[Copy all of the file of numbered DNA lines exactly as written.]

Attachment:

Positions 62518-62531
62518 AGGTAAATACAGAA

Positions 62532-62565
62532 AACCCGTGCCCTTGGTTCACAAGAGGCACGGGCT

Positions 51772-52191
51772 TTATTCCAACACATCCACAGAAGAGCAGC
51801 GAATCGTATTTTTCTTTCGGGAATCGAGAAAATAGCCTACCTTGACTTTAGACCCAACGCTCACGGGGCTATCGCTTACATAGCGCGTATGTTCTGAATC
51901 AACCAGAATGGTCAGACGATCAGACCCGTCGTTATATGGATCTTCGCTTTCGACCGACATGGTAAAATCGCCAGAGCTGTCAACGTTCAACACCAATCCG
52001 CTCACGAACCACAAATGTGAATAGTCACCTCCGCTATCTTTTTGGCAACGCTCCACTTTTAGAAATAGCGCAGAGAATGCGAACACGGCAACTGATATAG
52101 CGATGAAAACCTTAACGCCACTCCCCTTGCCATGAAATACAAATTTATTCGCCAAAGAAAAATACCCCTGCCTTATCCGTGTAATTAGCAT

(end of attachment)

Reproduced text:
Positions 62518-62531
62518 AGGTAAATACAGAA

Positions 62532-62565
62532 AACCCGTGCCCTTGGTTCACAAGAGGCACGGGCT

Positions 51772-52191
51772 TTATTCCAACACATCCACAGAAGAGCAGC
51801 GAATCGTATTTTTCTTTCGGGAATCGAGAAAATAGCCTACCTTGACTTTAGACCCAACGCTCACGGGGCTATCGCTTACATAGCGCGTATGTTCTGAATC
51901 AACCAGAATGGTCAGACGATCAGACCCGTCGTTATATGGATCTTCGCTTTCGACCGACATGGTAAAATCGCCAGAGCTGTCAACGTTCAACACCAATCCG
52001 CTCACGAACCACAAATGTGAATAGTCACCTCCGCTATCTTTTTGGCAACGCTCCACTTTTAGAAATAGCGCAGAGAATGCGAACACGGCAACTGATATAG
52101 CGATGAAAACCTTAACGCCACTCCCCTTGCCATGAAATACAAATTTATTCGCCAAAGAAAAATACCCCTGCCTTATCCGTGTAATTAGCAT